Learning from Mary

By Charles W. Christian

I once heard a Catholic priest tell a joke about a scene in Heaven. Jesus walks up to a Protestant and a Catholic and says to them, “I am glad to see you two getting along so well.” Then Jesus turns to the Protestant and says, “I would like to introduce you to my mother.  I don’t think you two have met!”

We Protestants in the crowd laughed, but it challenged me to take a closer look at what we as Christians – both Protestants and Catholics – can learn from Mary.

Based on the Gospels, here are a few lessons that come to mind:

  • We can be available for the work of God: “I am the Lord’s servant,” Mary answered. “Let it be to me according to your word” (Luke 1:38).
  • We can allow faith in God to override our fears:  [Elizabeth said to her], “Blessed is she who has believed that the Lord would fulfill His promises to her” (Luke 1:45).
  • We can embody thankfulness:  “My soul magnifies the Lord, and my spirit rejoices in God my Savior” (Luke 1:46-47).
  • We can allow God to use us to speak prophetically to a world in need of a Savior: “He [God] has performed mighty deeds with His arm; He has scattered the proud. He has brought down rulers from their thrones but has lifted up the humble” (Luke 1:51-52).
  • We can learn to treasure God’s gifts: “But Mary treasured up all these things and pondered them in her heart” (Luke 2:19).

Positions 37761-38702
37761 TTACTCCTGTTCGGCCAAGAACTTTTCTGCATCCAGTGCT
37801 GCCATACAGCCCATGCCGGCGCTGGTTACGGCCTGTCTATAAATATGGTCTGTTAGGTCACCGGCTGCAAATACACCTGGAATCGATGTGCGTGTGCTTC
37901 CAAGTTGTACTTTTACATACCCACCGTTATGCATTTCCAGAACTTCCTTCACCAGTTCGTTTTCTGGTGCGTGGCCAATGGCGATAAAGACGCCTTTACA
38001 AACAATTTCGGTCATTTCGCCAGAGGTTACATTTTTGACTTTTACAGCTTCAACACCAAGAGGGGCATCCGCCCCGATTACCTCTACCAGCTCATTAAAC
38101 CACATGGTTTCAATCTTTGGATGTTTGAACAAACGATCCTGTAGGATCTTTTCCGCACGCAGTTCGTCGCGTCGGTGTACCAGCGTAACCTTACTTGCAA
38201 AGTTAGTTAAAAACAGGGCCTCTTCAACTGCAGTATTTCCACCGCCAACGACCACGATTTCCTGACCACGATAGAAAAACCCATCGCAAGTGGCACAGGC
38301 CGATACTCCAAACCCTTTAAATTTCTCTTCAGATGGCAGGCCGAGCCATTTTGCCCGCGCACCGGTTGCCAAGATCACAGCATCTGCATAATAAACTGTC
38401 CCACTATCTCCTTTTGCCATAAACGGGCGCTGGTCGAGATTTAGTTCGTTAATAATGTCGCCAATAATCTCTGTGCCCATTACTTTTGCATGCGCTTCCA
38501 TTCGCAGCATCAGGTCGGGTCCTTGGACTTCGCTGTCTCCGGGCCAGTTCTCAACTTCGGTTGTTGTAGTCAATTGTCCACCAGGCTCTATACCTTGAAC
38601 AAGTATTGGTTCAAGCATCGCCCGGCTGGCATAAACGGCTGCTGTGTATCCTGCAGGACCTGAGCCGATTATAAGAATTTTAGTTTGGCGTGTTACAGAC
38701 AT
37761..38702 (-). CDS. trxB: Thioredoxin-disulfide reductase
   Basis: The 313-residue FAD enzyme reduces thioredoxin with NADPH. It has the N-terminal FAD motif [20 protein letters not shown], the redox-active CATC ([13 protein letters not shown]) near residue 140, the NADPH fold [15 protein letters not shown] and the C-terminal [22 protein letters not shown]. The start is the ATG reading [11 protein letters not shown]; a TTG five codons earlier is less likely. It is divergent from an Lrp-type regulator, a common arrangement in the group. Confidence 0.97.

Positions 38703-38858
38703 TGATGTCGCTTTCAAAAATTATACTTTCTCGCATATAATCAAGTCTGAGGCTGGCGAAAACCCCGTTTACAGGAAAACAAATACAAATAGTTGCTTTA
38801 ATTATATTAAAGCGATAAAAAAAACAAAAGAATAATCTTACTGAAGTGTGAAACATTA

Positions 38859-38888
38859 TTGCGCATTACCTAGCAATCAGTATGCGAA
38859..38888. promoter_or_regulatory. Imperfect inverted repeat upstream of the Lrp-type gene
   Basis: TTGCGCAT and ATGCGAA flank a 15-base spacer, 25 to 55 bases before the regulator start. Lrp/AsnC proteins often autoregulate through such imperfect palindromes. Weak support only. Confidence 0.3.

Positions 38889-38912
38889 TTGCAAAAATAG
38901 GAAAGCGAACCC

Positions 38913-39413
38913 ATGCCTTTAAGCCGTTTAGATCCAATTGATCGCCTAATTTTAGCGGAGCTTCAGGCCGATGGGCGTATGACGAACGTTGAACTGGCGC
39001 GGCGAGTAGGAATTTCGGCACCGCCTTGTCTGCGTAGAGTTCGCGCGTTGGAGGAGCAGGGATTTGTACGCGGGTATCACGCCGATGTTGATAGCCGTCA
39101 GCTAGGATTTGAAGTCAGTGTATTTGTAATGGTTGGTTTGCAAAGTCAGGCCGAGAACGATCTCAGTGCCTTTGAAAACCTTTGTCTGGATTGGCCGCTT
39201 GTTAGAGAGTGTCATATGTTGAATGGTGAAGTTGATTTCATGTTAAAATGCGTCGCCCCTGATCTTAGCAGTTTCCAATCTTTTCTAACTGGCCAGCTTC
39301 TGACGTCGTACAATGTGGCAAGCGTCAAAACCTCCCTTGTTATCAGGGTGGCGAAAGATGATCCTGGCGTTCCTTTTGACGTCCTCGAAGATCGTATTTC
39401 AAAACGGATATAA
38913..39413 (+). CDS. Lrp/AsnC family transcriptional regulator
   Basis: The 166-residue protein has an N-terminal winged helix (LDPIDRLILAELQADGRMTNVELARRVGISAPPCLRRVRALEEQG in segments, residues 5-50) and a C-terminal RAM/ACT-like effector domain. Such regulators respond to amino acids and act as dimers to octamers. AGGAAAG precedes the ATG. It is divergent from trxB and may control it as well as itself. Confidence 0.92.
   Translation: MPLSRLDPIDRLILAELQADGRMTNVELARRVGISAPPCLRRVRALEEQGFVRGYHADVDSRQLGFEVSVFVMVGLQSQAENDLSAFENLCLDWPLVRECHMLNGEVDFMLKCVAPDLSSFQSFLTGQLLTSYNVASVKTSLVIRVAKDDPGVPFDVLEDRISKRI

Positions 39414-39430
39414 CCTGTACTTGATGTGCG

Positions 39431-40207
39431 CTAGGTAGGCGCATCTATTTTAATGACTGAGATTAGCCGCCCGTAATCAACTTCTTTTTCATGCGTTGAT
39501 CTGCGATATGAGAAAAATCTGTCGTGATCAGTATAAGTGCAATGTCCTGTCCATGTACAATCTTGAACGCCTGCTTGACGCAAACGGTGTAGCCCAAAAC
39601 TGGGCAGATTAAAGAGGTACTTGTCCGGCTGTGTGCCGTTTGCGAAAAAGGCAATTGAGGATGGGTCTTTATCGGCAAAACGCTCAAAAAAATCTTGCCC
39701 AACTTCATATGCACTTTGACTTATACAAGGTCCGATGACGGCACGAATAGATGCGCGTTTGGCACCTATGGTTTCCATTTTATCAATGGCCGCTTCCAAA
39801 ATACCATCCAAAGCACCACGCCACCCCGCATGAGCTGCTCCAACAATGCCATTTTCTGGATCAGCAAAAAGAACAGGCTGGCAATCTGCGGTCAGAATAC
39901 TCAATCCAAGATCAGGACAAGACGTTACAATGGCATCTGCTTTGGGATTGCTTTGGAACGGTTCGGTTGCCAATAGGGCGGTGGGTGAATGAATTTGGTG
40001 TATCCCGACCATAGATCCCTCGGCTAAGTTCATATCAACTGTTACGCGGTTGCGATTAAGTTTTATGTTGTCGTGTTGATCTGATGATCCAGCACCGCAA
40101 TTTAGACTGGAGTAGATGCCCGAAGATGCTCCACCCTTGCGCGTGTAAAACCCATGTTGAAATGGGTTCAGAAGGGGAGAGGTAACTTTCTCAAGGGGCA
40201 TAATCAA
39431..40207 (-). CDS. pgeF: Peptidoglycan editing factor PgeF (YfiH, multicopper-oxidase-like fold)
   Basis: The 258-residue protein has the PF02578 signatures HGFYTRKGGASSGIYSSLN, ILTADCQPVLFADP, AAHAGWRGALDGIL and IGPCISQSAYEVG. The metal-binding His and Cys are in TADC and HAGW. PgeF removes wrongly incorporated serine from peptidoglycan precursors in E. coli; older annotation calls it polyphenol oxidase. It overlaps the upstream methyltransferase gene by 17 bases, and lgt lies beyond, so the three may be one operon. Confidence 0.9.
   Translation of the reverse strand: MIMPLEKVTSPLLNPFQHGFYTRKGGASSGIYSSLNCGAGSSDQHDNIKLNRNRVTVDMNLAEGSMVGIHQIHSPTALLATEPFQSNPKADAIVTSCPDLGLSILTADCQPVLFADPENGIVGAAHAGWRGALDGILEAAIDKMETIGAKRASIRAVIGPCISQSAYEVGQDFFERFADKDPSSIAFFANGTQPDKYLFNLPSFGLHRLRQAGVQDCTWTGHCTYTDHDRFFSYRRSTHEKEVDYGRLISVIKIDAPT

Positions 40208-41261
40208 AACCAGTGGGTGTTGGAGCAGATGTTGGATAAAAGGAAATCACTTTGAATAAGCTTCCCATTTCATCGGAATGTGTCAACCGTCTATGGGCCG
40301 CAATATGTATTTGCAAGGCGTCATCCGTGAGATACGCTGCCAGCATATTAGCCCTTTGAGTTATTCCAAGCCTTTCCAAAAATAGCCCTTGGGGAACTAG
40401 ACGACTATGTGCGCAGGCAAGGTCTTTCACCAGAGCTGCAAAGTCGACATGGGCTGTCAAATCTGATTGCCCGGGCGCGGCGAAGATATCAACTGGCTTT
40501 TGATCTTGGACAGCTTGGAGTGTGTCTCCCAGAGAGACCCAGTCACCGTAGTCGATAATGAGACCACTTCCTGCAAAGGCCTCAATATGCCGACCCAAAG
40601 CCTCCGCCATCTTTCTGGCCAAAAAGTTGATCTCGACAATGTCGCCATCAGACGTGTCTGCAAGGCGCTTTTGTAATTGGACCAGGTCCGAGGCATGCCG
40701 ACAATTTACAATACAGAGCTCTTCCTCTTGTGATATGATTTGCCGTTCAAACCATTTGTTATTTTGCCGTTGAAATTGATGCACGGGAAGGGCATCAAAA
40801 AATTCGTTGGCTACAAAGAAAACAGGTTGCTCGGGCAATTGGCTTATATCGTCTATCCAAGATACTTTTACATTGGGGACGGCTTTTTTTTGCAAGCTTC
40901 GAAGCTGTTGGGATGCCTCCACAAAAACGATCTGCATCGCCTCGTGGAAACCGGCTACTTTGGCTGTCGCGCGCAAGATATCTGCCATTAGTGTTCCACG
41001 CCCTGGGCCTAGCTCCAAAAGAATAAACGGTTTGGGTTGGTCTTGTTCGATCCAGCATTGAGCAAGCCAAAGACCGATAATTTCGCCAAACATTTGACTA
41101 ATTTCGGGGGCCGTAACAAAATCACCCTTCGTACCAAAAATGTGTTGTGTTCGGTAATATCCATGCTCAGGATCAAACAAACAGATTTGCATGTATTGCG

There are many other lessons we can learn from Mary’s example.  During this season of Advent, may we, like Mary, approach the future with humility, faithfulness, and hope.

God has chosen His Church to be the bearers of the good news of the person and work of Jesus Christ.  Let us adore Him, and let us share this good news by the power of the Holy Spirit as we journey together through Advent.

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Prayer for the week:

Teach us obedience, Lord
In every part of our lives
Ears to hear your word
Hands to do your work
Feet to walk your path
A heart for all your people
A mouth to shout your praise
A childlike faith
Humility
Confidence
That says
To the possible
And the impossible
I am the Lord’s servant
May it be to me as you have said.
Amen

(John Birch at faithandworship.com)

This article was originally published at: Holiness Today